content selection and generation processes, both in the mobile Web and
in the desktop Web.

a) In the mobile Web, the user-agent is directly associated to the
actual device, and hence serves as a key to characteristics such as
screen dimensions, preferred content types, etc. The advent of
uaprof/ccpp was supposed to make this mapping unncessary, but it is
not the case: uaprof descriptions are often missing, point to invalid
URL, omit important information, or are just plain unreliable. Device
databases like WURFL, based on user-agent mappings, thus remain
indispensible.
b) In the desktop (non-mobile) Web, developers have long relied upon
the user-agent to identify the browsers issuing requests in order to
tailor content to their "quirks". This has been going on at least
since the times of the Netscape / IE wars.

Let us now examine the use cases of a mobile Web browser accessing the
Internet, and evaluate the relevance of the user-agent -- assuming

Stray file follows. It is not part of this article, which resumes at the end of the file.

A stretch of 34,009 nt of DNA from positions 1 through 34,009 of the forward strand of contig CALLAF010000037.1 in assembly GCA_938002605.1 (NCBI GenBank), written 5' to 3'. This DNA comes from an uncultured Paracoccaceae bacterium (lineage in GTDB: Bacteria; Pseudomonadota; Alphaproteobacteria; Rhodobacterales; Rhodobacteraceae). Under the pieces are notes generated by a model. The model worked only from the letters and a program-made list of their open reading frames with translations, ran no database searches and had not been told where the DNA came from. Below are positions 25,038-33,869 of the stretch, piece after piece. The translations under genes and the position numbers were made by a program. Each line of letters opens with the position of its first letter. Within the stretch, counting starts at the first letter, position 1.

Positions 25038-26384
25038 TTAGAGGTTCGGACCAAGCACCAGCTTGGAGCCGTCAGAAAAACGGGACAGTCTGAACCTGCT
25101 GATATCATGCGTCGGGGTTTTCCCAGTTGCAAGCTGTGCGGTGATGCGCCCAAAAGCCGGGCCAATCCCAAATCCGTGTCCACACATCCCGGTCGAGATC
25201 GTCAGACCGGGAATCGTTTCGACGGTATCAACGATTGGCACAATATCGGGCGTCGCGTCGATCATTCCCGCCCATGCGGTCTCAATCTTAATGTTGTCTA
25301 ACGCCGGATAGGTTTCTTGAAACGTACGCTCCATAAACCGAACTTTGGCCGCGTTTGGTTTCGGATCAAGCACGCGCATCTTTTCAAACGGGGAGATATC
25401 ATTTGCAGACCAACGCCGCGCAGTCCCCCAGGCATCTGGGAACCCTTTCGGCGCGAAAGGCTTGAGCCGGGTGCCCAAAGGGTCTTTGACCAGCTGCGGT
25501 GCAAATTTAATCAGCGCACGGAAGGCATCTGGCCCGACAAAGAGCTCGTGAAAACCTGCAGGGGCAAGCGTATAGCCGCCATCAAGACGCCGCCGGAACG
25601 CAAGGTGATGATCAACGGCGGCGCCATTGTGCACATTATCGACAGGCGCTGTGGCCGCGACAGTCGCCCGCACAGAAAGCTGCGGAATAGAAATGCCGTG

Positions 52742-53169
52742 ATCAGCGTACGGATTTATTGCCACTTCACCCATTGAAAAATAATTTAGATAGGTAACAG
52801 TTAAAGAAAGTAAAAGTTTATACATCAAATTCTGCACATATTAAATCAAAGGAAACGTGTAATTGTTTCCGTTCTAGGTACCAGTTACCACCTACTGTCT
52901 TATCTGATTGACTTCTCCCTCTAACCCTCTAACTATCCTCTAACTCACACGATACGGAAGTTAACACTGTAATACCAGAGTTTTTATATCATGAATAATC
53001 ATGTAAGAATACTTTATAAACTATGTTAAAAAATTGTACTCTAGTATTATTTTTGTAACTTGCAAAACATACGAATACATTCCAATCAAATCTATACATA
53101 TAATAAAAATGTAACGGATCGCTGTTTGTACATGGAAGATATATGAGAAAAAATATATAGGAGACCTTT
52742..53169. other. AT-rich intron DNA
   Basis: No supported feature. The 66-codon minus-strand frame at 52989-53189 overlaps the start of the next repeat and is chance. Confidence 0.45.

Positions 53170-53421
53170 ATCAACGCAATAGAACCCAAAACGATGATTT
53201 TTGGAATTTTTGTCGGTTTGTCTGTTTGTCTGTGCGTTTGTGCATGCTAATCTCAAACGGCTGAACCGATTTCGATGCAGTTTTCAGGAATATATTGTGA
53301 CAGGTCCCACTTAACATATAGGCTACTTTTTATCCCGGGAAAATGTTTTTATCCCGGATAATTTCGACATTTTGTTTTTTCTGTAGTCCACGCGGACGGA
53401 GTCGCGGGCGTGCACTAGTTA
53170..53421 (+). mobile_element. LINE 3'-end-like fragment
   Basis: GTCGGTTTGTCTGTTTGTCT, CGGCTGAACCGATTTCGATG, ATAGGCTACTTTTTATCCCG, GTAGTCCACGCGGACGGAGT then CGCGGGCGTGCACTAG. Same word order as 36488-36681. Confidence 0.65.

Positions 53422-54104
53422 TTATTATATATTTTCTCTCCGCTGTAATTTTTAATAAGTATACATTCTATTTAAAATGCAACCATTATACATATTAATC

that transcoders systematically substitue the original value with a
new one.

1.a User-agent-switcher.
The Web server is able, based on the user-agent, to
provide a mobile-optimized or a full-web service.
It therefore needs the original user-agent; modifying
it is unhelpful.
2.a Mobile Web only.
2.a.1 Generic content.
The server returns generic mobile content, without
customizing it for any specific user-agent.
This kind of applications is rare, and often
corresponds to surviving examples of text-only
services developed for older PDA and WAP 1 devices.
Since the server does not use the original user
agent, modifying it is useless.
2.a.2 Mobile with default.
The server returns mobile-optimized content. When
not recognizing the user-agent, it returns a default,
best-effort representation, perhaps with a message
suggesting that the content is tailored for mobile
devices.
Since the server relies upon the user-agent, and is
able to return a default representation, modifying it
is unhelpful.
2.a.3 No default.
The server returns mobile-optimized content, but will
return an error (page with "unsupported browser" warning
or return code "request not acceptable") whenever it
does not recognize the user-agent. In this case, modifying
the original user-agent is most unhelpful, as it guarantees
that the server will not recognize it as a valid
mobile one. If the server does not, for whatever reason